This is a post by our Social Innovation Management alumni Magda Kanjejo from Kenya. She is also an alumn at the Civic Leadership Track we are running for YALI – the Young African Leadership Initiative by Obama. She now works with our team in Kenya.
In Kenya the state of unemployment is very much a reality and as a young university student, I found myself in this exact position. I was expected to find myself an internship and if I was unsuccessful, I would not be allowed to graduate from my Journalism course. This tortured my young soul. I wrote and sent endless CVs hoping to even get to the interview stage, but none bore fruit. Statements such as ‘send me your CV, I’ll forward it to my friend’ from my mum became my new daily routine and I remember just having had enough and so gave up. I resorted to spend my time ‘wisely’ watching endless TV series and listening to music to calm myself, at that point in time I can guarantee there was no one who had as vivid an understanding of the music industry as I did. I knew everything about Beyonce, Drake, local Kenyan artists such as Octopizzo literally if you named it, I knew it.
I constantly found myself wallowing in self pity as I scrolled through my social media pages, seeing posts from friends who were lucky enough to not just find an internship but also secure full time jobs and start earning salaries. Their posts would have hash tags such as “#Blessed” “#WorkFlow”, and “#OfficeThings” and I gasped each time I saw such posts. I asked myself what happened to me. Why am I not normal?
This only made things worse so I had to give myself a pep talk.I remember staring at my mirror and telling myself, “you deserve much more than this, you are a fighter”. From that day, I made a conscious choice that I would find ways to stay active and use my skills. That is how I joined the student organization AIESEC, which began my path towards change-making.
I was proactively engaged within the organization. I took any chance I got to develop and use my skills, I was a member of the communications team, ran weekly meetings, volunteered my time towards conferences, helped volunteers who came through the organization, and through all this, I was recommended to someone who was setting up an organization within Nairobi. That is how I got my internship and landed my first full time job. I also got rewarded as “member of the year” and this gave me so much life. I realized that the power of volunteering is the greatest gift any person can offer themselves; when you can recognize your strengths and weaknesses, this is when you scale up and thrive.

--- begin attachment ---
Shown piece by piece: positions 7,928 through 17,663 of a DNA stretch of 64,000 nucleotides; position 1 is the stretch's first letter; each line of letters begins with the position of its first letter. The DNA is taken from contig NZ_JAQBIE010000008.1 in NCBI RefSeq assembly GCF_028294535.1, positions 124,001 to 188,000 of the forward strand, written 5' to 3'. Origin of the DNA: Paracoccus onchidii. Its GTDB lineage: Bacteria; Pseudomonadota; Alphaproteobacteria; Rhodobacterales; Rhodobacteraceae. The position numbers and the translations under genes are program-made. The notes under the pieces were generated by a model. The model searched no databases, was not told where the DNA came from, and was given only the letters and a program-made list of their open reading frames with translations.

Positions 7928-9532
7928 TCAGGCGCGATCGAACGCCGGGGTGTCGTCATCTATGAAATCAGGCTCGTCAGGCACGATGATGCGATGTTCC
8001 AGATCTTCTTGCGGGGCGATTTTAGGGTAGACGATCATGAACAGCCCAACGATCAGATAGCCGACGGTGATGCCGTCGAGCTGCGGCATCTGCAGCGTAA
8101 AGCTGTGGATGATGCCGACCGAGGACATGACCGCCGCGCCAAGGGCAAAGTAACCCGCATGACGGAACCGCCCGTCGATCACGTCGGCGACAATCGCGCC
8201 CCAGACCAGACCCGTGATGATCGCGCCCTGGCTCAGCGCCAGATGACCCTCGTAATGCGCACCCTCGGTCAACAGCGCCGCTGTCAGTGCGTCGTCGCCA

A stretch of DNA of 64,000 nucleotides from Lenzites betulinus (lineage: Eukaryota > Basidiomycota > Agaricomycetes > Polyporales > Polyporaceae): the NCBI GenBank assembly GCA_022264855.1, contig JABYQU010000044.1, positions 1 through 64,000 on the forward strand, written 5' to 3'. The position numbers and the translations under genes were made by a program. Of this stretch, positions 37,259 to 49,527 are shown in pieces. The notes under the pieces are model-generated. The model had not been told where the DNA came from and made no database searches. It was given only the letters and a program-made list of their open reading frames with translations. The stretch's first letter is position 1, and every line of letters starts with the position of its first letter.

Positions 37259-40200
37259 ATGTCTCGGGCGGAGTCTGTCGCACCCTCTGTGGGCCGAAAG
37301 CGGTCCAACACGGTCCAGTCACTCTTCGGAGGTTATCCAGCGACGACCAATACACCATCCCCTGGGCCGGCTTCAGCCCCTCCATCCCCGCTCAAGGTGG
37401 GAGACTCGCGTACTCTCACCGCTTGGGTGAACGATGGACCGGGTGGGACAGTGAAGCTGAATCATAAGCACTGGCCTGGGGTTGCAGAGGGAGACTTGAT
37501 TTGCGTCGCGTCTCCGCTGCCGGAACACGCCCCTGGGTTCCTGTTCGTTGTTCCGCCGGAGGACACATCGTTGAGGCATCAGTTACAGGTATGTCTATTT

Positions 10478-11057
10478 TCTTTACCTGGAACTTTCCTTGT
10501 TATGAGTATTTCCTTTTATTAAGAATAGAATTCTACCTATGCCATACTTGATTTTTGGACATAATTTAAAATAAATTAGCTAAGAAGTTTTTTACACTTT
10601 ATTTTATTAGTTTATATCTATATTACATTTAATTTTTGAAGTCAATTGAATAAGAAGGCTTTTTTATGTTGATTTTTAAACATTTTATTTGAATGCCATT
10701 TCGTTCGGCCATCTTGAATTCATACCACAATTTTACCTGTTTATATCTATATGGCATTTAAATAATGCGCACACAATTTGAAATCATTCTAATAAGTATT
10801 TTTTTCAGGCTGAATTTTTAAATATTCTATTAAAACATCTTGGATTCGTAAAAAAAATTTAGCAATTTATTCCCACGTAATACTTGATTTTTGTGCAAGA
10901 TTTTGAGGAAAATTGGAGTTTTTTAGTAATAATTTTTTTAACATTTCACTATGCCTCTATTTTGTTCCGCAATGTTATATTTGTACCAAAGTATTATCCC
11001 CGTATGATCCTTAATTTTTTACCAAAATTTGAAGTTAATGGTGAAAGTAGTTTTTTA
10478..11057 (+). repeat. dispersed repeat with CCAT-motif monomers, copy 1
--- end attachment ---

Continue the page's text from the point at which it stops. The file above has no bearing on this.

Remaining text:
Through my consistent engagement and deep interest in education, I became the Co-CEO of an organization founded in 2014 known as Mabawa Mathare. The organization’s main aim at the time was to provide scholarship opportunities for primary school students from Mathare slum to go to high school. As we progressed and learned more about the problem, we ultimately settled on the vision of the organization being to empower children and youth within Mathare slums through a variety of different programs which aim to develop their skills and provide opportunities for them to give back to the community. Although I made the difficult decision to leave this organization, I still stay actively involved with the students and continue to engage with schools and students within Mathare as a mentor.
All these actions combined really did transform my life. Everything just seemed to add up. I was privileged enough to be selected out of several applicants as an exchange participant through Fredskorpset and got to volunteer in the Human Rights Education department at Amnesty International, Norway for 6 months in 2015. It is important to note that I had applied for the same program before, and had been rejected. However I did not give up, so I was very excited to have had the opportunity. After returning home, I applied for and was selected as a participant of the Young African Leaders Initiative (YALI) program and this is how I made contact with the Amani Institute team.
There is an old saying that luck is when preparation meets opportunity. Through my engagement with the Amani Institute team at YALI, I believe I stood out through being proactive. They approached me with an offer for a scholarship into their phenomenal Social Innovation Management course, and although it still feels like I am living a dream, I am currently going through the program and also work as staff for Amani team as a Programs Coordinator.
The biggest takeaway for me has been that when you do well, people will notice/ When you do your best, people will notice. Doing your best puts you on a different level. Nothing has and will ever come easy. It’s about making the choice to be different and using what you have to create something different in the world.
Follow Magda on Twitter: @magdakanjejo